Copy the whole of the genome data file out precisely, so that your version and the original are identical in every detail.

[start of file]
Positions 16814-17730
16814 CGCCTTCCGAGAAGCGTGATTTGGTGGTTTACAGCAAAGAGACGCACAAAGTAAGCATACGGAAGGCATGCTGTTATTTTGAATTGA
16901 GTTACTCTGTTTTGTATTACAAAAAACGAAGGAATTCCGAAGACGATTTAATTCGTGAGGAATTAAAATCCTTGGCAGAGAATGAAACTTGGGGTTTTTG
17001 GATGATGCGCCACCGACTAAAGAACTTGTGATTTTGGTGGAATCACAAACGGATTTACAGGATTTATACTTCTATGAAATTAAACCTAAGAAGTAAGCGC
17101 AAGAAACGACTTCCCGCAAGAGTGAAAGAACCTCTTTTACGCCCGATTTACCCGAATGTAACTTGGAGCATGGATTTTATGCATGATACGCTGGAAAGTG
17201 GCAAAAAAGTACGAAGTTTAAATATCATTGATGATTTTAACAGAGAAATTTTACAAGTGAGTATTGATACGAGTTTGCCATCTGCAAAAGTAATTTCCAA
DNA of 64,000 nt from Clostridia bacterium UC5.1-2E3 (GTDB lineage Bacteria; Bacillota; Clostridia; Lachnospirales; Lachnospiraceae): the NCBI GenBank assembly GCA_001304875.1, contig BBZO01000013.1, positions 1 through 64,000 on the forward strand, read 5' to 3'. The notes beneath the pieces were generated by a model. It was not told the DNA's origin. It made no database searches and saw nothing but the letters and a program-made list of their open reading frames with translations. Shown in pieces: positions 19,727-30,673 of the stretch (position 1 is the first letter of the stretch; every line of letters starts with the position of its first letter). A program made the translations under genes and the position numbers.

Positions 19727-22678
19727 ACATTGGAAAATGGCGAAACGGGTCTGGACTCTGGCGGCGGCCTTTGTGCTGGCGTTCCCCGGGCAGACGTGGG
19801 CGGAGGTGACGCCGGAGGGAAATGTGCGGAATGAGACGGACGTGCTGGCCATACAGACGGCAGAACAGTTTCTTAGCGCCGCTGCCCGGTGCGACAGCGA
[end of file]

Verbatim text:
Positions 16814-17730
16814 CGCCTTCCGAGAAGCGTGATTTGGTGGTTTACAGCAAAGAGACGCACAAAGTAAGCATACGGAAGGCATGCTGTTATTTTGAATTGA
16901 GTTACTCTGTTTTGTATTACAAAAAACGAAGGAATTCCGAAGACGATTTAATTCGTGAGGAATTAAAATCCTTGGCAGAGAATGAAACTTGGGGTTTTTG
17001 GATGATGCGCCACCGACTAAAGAACTTGTGATTTTGGTGGAATCACAAACGGATTTACAGGATTTATACTTCTATGAAATTAAACCTAAGAAGTAAGCGC
17101 AAGAAACGACTTCCCGCAAGAGTGAAAGAACCTCTTTTACGCCCGATTTACCCGAATGTAACTTGGAGCATGGATTTTATGCATGATACGCTGGAAAGTG
17201 GCAAAAAAGTACGAAGTTTAAATATCATTGATGATTTTAACAGAGAAATTTTACAAGTGAGTATTGATACGAGTTTGCCATCTGCAAAAGTAATTTCCAA
DNA of 64,000 nt from Clostridia bacterium UC5.1-2E3 (GTDB lineage Bacteria; Bacillota; Clostridia; Lachnospirales; Lachnospiraceae): the NCBI GenBank assembly GCA_001304875.1, contig BBZO01000013.1, positions 1 through 64,000 on the forward strand, read 5' to 3'. The notes beneath the pieces were generated by a model. It was not told the DNA's origin. It made no database searches and saw nothing but the letters and a program-made list of their open reading frames with translations. Shown in pieces: positions 19,727-30,673 of the stretch (position 1 is the first letter of the stretch; every line of letters starts with the position of its first letter). A program made the translations under genes and the position numbers.

Positions 19727-22678
19727 ACATTGGAAAATGGCGAAACGGGTCTGGACTCTGGCGGCGGCCTTTGTGCTGGCGTTCCCCGGGCAGACGTGGG
19801 CGGAGGTGACGCCGGAGGGAAATGTGCGGAATGAGACGGACGTGCTGGCCATACAGACGGCAGAACAGTTTCTTAGCGCCGCTGCCCGGTGCGACAGCGA